Haig's Enemy: Crown Prince Rupprecht and Germany's War on the Western Front

ISBN : 9780199670468

Jonathan Boff
400 Pages
153 x 234 mm
Pub date
Mar 2018
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Joint winner of the 2018 Norman B. Tomlinson, Jr. Prize, awarded by the World War One Historical Association​

  • The in-depth story of the Western Front, as seen from the perspective of one of Germany's leading First World War generals
  • Illuminates the strengths and weaknesses of the imperial German army, its view on the First World War and British generals, and the relations between Prussia and the other German states
  • A new view of a dynamic 'battle-space', both physical and intellectual, where three armies struggled not only to out-fight but also to out-think their enemy
  • Also the tale of a personal tragedy — of a man who lost a son, a war, and a throne in the course of four short years

During the First World War, the British army's most consistent German opponent was Crown Prince Rupprecht of Bavaria. Commanding more than a million men as a General, and then Field Marshal, in the Imperial German Army, he held off the attacks of the British Expeditionary Force under Sir John French and then Sir Douglas Haig for four long years. But Rupprecht was to lose not only the war, but his son and his throne. 
In Haig's Enemy, Jonathan Boff explores the tragic tale of Rupprecht's war — the story of a man caught under the wheels of modern industrial warfare. Providing a fresh viewpoint on the history of the Western Front, Boff draws on extensive research in the German archives to offer a history of the First World War from the other side of the barbed wire. He revises conventional explanations of why the Germans lost with an in-depth analysis of the nature of command, and of the institutional development of the British, French, and German armies as modern warfare was born. Using Rupprecht's own diaries and letters, many of them never before published, Haig's Enemy views the Great War through the eyes of one of Germany's leading generals, shedding new light on many of the controversies of the Western Front.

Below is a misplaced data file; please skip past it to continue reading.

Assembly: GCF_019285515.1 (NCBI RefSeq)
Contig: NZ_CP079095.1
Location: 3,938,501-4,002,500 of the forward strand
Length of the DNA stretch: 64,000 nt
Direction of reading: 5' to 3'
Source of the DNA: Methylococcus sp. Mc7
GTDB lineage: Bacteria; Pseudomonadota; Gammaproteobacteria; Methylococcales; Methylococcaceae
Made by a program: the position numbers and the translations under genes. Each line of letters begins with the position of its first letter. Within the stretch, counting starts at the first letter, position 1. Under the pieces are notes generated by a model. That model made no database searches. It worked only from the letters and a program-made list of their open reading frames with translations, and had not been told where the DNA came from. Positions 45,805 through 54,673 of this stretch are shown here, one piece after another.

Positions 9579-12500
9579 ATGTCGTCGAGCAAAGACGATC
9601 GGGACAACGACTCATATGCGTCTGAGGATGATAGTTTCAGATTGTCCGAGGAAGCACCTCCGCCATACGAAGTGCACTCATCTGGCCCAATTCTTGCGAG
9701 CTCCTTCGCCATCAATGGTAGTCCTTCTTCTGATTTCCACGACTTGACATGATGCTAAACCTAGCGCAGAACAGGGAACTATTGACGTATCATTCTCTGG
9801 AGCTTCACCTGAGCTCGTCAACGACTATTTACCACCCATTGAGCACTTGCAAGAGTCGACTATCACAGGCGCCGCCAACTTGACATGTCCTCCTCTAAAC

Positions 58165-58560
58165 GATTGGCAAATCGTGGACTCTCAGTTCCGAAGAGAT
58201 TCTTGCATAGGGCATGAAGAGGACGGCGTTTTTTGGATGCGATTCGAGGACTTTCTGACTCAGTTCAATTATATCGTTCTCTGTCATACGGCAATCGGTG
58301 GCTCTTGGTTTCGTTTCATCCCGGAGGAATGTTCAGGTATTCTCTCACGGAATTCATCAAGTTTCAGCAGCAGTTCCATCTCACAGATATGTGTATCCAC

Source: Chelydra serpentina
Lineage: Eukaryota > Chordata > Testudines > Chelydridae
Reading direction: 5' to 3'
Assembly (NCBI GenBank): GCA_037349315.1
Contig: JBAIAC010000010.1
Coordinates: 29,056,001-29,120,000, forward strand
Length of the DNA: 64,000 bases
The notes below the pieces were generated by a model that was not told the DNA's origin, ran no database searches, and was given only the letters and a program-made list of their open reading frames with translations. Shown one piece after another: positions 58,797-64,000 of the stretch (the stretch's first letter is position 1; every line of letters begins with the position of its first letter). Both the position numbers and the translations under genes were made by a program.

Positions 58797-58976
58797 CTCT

The picture which emerges is far removed from the sterile stalemate of myth. Instead, Boff re-draws the Western Front as a highly dynamic battlespace, both physical and intellectual, where three armies struggled not only to out-fight, but also to out-think, their enemy. The consequences of falling behind in the race to adapt would be more terrible than ever imagined.


List of Maps

Part I: To War 1914
1: Rupprecht's Road to War
2: The Battle of the Frontiers
3: The End of the Campaign in Lorraine
4: The First Battle of the Somme
5: To Ypres

Part II: The Anvil 1915-16
6: A Difficult Winter
7: A Successful Spring
8: Further Victories
9: Verdun and the Road to the Somme
10: Early Days on the Somme
11: Rupprecht the General

Part III: Holding the Line 1916-17
12: Rupprecht takes Command
13: Autumn on the Somme
14: Scorched Earth
15: The Battle of Arras
16: The Battle for Flanders: Summer 1917
17: The Battle for Flanders: to Passchendaele
18: Cambrai

Part IV: Year of Defeats 1918
19: Planning the Spring Offensives
20: Operation MICHAEL
21: Operation GEORGETTE and Summer 1918
22: The Hundred Days
23: Rupprecht on the Run

Part V: Conclusions